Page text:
*This post contains affiliate and/or paid links which means that if you click on one of these links and buy a product, I may earn a small commission at no additional cost to you. Rest assured that I only recommend products that I love from companies that I trust. Furthermore, I am not a medical professional and nothing in this post should be taken as medical advice. I am simply a mother who has been there and lived to tell the tale.

Coronavirus and Postpartum Depression

Coronavirus and Postpartum Depression


Those most at risk for contracting coronavirus include the sick, elderly and people with a weakened immune system Many mothers with postpartum depression may suffer from a weak immune system, which is what puts them in the high-risk category.  Depending on how recently a mother has given birth, her immune system may not have had a chance to recover properly.  And certain behaviors caused by postpartum depression can affect our immune systems as well. 

Symptoms of a weakened immune system:

    • Frequent and long lasting illnesses and infections
    • Fatigue
    • Digestion issues (diarrhea, nausea, constipation)
    • New or increased allergies
    • Joint pain or inflammation

Think about whether or not you seem to catch every cold or still get the flu despite getting the flu shot.  Do your symptoms drag on for a long time? Do your wounds take long to heal?   These are all warning signs that you could have a weak immune system.  And if you’re likely to catch a cold from someone sneezing nearing you, then you’re also likely to catch coronavirus.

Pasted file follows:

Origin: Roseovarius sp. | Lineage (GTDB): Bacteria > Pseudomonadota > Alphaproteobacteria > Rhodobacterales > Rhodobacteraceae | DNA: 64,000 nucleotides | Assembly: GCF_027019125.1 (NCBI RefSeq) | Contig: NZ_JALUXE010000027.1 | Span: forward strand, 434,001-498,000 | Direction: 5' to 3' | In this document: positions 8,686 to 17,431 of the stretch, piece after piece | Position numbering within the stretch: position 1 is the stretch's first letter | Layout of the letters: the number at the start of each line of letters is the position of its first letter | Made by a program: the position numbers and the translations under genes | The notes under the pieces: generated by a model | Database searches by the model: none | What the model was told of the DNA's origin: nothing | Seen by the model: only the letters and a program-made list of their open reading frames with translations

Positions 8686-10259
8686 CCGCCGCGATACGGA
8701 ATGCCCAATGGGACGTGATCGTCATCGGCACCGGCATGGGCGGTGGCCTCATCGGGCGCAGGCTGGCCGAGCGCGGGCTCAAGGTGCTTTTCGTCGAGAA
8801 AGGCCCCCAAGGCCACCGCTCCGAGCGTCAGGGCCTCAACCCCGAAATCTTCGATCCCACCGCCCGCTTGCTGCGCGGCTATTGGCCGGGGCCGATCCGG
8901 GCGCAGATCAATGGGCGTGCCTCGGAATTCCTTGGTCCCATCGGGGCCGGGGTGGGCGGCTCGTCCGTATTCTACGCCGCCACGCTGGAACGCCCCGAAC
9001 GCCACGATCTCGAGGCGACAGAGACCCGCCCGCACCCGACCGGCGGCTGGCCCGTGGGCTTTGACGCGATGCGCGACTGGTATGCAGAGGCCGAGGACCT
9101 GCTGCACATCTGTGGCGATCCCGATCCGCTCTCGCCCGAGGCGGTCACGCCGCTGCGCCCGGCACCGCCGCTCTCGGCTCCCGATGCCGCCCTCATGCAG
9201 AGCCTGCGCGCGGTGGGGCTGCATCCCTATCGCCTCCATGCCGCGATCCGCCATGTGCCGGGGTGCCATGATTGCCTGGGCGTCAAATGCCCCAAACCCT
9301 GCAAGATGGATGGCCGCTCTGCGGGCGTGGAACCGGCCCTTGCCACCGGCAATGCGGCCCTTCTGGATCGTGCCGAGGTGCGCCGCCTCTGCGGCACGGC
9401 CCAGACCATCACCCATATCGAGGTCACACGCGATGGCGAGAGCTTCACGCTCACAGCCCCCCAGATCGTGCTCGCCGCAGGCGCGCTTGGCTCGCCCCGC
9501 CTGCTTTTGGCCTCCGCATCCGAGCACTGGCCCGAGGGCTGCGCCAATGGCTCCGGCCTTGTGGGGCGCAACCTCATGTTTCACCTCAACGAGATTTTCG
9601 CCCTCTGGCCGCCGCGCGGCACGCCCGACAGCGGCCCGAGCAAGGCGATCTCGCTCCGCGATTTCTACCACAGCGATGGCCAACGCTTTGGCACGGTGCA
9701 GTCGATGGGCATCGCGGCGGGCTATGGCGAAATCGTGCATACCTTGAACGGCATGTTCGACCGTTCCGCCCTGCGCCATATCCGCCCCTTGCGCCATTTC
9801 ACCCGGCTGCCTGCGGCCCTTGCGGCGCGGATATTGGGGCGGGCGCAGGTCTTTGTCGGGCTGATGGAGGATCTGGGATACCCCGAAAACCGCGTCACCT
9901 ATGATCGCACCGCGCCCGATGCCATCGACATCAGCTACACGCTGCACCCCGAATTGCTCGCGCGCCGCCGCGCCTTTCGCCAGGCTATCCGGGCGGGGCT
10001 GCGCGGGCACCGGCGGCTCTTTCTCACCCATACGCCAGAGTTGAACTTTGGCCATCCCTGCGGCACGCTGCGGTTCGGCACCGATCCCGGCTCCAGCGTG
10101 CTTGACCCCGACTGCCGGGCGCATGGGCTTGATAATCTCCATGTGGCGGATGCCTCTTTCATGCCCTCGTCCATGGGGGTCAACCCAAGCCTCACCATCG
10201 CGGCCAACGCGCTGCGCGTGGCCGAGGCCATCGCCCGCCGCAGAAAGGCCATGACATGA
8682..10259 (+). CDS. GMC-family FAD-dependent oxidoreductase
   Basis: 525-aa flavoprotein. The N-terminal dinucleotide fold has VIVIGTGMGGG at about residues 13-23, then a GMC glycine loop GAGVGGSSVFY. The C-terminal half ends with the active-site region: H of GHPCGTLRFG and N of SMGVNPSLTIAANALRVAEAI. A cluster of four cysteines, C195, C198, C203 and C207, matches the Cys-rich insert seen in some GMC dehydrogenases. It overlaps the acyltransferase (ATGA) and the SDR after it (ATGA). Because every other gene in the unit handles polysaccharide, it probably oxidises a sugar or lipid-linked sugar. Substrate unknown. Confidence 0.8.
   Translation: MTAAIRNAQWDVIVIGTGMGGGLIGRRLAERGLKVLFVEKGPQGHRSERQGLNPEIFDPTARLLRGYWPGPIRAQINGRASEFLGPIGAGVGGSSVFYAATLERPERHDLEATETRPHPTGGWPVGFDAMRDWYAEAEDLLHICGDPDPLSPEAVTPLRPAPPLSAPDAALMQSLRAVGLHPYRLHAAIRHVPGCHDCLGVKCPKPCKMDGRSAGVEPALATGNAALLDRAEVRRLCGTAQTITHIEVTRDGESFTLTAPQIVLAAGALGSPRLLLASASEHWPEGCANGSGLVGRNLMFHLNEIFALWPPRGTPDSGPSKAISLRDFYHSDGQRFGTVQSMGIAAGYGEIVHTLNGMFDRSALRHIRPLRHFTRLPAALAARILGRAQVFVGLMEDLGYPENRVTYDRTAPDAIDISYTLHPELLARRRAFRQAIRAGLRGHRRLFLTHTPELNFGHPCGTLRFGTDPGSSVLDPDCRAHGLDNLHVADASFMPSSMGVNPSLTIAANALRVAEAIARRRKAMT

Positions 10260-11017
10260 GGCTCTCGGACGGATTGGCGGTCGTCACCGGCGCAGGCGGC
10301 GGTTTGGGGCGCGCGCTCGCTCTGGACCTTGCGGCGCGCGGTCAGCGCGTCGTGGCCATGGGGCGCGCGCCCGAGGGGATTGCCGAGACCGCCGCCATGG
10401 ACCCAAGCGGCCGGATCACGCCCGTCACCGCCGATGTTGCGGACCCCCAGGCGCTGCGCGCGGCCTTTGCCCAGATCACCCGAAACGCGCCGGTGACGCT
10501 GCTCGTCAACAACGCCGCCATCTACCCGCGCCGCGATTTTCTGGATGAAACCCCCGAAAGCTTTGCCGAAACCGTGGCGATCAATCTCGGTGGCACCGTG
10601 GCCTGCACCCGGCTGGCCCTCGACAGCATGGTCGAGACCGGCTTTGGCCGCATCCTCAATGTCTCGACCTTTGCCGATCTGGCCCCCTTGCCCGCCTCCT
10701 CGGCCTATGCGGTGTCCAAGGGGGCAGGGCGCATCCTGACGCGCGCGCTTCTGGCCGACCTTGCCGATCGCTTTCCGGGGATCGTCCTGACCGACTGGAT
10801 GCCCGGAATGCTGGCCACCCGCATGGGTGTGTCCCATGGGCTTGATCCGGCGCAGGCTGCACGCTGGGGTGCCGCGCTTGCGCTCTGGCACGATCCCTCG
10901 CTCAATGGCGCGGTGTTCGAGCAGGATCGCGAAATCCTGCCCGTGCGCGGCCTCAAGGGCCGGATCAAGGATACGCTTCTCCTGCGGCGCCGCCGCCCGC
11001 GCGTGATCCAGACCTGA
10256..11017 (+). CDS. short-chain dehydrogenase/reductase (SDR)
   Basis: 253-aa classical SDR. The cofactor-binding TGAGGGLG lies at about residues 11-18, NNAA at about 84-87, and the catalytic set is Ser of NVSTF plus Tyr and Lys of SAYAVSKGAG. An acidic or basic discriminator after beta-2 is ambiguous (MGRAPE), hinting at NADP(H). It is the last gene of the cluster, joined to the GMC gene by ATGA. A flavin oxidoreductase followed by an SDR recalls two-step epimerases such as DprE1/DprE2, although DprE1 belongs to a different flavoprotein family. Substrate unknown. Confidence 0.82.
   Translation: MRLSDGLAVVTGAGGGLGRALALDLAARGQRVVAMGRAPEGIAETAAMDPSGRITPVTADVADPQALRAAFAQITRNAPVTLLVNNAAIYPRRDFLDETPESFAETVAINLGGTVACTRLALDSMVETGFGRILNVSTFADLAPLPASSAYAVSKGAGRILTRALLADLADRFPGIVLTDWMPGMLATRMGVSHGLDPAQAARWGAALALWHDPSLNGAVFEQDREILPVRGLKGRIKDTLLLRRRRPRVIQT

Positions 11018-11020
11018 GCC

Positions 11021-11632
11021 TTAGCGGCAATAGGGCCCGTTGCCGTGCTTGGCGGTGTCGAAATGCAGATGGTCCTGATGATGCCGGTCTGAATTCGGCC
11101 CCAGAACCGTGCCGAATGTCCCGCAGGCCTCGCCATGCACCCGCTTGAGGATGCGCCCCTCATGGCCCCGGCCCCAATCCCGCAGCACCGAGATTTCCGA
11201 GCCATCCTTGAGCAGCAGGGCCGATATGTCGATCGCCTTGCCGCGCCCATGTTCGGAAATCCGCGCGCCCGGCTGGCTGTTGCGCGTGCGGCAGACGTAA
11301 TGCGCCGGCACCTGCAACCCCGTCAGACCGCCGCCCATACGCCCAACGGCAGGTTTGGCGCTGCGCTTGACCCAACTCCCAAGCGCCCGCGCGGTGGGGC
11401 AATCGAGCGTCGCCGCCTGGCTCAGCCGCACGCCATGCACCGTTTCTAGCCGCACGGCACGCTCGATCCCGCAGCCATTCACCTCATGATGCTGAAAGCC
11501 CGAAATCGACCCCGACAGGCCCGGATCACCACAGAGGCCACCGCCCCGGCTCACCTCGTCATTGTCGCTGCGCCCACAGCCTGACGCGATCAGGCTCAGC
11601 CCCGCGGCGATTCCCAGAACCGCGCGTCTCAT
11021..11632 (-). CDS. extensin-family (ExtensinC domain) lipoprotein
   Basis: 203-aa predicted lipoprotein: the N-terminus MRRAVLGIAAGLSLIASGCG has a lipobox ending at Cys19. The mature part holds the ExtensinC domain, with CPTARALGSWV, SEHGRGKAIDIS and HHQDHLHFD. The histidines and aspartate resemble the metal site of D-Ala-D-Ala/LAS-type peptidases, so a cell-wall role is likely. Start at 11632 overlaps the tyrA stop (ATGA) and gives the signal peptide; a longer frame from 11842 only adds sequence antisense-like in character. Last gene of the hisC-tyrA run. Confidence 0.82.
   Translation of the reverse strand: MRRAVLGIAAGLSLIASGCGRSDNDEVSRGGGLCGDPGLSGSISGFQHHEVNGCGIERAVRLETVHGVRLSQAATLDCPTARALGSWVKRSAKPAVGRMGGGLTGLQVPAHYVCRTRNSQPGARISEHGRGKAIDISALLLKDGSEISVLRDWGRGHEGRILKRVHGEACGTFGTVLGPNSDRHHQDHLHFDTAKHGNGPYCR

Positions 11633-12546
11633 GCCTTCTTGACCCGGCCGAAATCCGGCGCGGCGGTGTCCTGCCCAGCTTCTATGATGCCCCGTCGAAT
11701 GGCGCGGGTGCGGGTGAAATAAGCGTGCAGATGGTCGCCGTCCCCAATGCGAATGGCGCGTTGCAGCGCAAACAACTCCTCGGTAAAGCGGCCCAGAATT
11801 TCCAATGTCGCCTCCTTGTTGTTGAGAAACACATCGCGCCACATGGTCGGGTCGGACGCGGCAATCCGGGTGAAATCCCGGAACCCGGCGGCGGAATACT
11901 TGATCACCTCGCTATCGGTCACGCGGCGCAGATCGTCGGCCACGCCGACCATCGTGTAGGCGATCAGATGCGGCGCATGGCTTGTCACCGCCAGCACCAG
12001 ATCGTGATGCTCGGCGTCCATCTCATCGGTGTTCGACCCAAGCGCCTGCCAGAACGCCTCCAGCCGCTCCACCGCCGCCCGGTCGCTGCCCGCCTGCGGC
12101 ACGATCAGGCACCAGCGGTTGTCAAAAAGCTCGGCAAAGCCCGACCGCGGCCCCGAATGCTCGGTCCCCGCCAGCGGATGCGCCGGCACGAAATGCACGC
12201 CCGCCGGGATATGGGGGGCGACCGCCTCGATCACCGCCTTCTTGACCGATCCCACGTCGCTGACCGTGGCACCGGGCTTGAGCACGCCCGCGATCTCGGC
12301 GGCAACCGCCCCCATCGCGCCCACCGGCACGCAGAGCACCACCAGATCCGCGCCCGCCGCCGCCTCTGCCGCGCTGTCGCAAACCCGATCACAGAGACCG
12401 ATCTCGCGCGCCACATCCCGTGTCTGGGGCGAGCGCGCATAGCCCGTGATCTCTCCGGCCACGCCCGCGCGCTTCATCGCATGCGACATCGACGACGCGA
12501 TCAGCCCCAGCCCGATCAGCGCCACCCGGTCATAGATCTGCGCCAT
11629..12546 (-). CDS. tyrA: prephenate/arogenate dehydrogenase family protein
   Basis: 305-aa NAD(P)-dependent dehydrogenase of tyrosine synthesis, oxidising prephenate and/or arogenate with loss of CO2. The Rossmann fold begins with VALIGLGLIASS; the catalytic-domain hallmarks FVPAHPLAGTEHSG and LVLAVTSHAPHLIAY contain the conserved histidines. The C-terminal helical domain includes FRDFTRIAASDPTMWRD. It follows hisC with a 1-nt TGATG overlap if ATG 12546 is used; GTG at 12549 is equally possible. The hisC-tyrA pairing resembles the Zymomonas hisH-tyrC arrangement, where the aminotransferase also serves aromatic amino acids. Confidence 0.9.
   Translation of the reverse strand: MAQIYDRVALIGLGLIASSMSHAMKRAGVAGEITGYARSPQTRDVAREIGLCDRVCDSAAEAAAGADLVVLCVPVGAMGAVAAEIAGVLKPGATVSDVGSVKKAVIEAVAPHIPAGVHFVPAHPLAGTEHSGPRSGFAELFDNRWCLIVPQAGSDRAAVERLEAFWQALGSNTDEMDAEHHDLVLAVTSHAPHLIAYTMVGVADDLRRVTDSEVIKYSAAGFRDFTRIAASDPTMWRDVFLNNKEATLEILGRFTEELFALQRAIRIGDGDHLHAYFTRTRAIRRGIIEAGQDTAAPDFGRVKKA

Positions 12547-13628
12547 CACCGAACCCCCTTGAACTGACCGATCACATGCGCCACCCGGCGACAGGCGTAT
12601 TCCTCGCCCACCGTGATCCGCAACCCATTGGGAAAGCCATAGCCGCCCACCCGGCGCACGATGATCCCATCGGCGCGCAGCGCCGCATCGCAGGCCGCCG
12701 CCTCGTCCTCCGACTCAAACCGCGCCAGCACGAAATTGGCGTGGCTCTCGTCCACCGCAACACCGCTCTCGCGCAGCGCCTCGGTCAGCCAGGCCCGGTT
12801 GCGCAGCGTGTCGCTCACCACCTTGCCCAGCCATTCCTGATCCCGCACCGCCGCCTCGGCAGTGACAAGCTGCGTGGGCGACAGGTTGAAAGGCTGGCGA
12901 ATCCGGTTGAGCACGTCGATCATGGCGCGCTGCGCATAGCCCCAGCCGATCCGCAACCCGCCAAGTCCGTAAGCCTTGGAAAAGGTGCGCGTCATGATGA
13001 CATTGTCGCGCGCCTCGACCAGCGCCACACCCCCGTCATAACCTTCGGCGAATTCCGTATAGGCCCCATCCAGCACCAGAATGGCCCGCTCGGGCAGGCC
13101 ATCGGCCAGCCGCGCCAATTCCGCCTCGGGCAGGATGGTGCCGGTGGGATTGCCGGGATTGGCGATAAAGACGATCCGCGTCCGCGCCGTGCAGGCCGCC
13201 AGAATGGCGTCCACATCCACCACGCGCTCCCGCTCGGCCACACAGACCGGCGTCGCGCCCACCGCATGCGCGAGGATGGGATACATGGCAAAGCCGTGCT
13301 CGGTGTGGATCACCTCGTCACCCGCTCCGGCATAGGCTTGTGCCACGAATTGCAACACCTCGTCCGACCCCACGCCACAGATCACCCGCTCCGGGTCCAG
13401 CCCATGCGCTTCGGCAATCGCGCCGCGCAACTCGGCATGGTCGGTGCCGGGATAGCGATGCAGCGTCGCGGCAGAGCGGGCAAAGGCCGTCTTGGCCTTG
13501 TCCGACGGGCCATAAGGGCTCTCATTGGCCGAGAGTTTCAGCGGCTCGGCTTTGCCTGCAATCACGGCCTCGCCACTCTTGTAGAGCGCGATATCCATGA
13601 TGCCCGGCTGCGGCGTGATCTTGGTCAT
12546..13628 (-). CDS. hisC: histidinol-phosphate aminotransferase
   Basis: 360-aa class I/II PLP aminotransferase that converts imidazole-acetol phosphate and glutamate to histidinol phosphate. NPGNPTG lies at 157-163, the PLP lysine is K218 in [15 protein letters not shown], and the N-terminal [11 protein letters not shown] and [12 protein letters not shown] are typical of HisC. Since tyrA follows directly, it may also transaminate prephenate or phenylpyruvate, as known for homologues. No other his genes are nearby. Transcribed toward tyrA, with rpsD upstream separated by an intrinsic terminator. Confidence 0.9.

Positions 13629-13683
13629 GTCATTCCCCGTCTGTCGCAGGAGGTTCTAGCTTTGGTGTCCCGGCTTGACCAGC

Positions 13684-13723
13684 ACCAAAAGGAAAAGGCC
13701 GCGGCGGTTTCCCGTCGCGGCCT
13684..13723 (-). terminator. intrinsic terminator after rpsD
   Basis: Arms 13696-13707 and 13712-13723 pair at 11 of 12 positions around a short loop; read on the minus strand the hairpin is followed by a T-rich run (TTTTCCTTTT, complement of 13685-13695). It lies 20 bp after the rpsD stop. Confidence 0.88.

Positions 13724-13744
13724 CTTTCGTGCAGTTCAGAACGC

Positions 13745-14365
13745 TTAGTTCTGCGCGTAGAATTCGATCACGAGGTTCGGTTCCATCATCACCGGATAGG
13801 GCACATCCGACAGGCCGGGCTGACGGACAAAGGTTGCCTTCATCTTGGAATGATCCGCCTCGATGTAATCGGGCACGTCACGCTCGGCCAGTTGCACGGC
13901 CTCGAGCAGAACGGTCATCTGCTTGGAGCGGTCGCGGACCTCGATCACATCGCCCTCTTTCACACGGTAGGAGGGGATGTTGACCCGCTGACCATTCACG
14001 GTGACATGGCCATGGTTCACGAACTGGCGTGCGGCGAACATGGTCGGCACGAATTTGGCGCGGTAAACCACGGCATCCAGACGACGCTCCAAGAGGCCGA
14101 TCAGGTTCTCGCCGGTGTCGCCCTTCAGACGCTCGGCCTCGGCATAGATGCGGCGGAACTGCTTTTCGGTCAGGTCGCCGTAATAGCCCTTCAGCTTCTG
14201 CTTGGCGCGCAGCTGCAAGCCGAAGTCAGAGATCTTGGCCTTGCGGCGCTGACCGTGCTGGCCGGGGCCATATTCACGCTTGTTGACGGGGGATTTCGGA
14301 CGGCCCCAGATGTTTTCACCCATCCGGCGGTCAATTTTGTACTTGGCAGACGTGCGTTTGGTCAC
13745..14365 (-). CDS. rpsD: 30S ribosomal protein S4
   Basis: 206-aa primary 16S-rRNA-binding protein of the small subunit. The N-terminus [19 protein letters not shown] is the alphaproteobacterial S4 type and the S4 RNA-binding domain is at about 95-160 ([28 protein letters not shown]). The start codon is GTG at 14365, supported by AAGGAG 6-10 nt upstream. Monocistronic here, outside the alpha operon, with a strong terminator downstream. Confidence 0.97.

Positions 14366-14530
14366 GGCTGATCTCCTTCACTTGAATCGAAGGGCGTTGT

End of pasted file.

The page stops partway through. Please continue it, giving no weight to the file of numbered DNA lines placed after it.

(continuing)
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How does postpartum depression cause a weakened immune system?

Stress

Stress is the number one culprit when it comes to a weakened immune system.  High levels of stress can increase our cortisol levels and decrease our lymphocytes (the white blood cells that help fight off infection).  This imbalance within our bodies makes us more susceptible to viruses, like COVID-19.  Moms with postpartum depression and anxiety often find themselves under a lot of stress.  It’s never easy to manage the kids and a household, while trying to maintain our own mental health. Therefore, they are at a higher risk of contracting the coronavirus.

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Sleep Deprivation

New moms, especially those with symptoms of postpartum depression or anxiety, are not getting nearly enough sleep as they need to.  Chronic sleep deprivation can affect our immune system in a negative way.  Normally while we sleep, our body works to produce certain antibodies that help us fight infection.  Sleep is also our body’s time to recharge and refill.  But when we don’t get enough sleep, our immune system goes into overdrive.  Then it doesn’t work when we need it to the most, like for fighting off the coronavirus. 

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Isolation

Both postpartum depression and anxiety can cause a new mother to distance herself from others, long before the CDC recommended it for the prevention of the spread of Coronavirus.  Moms normally take extra measures to keep baby away from crowds and strangers, in order to protect their fragile immune systems.  But all this time spent in isolation results in the opposite for moms.  Without being exposed to normal, everyday bacteria in the outside world, moms haven’t been able to build up any immunity to it.  Our immune system needs a lot of practice in order to keep it in good, working condition.

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Fluctuating Hormone Levels

While the underlying cause of postpartum depression is still unknown, some theories suggest it could be due to changes in hormone levels after giving birth.  We know this to be the cause when it comes to the baby blues, which is why it’s so common and doesn’t last long.  Postpartum depression is a much more complicated illness, however.  Either way, lower levels of estrogen may contribute to weakening the immune system.  All women who experience a hormonal imbalance of estrogen might be susceptible.  This includes women who are postpartum, peri-menopausal or who have had a hysterectomy.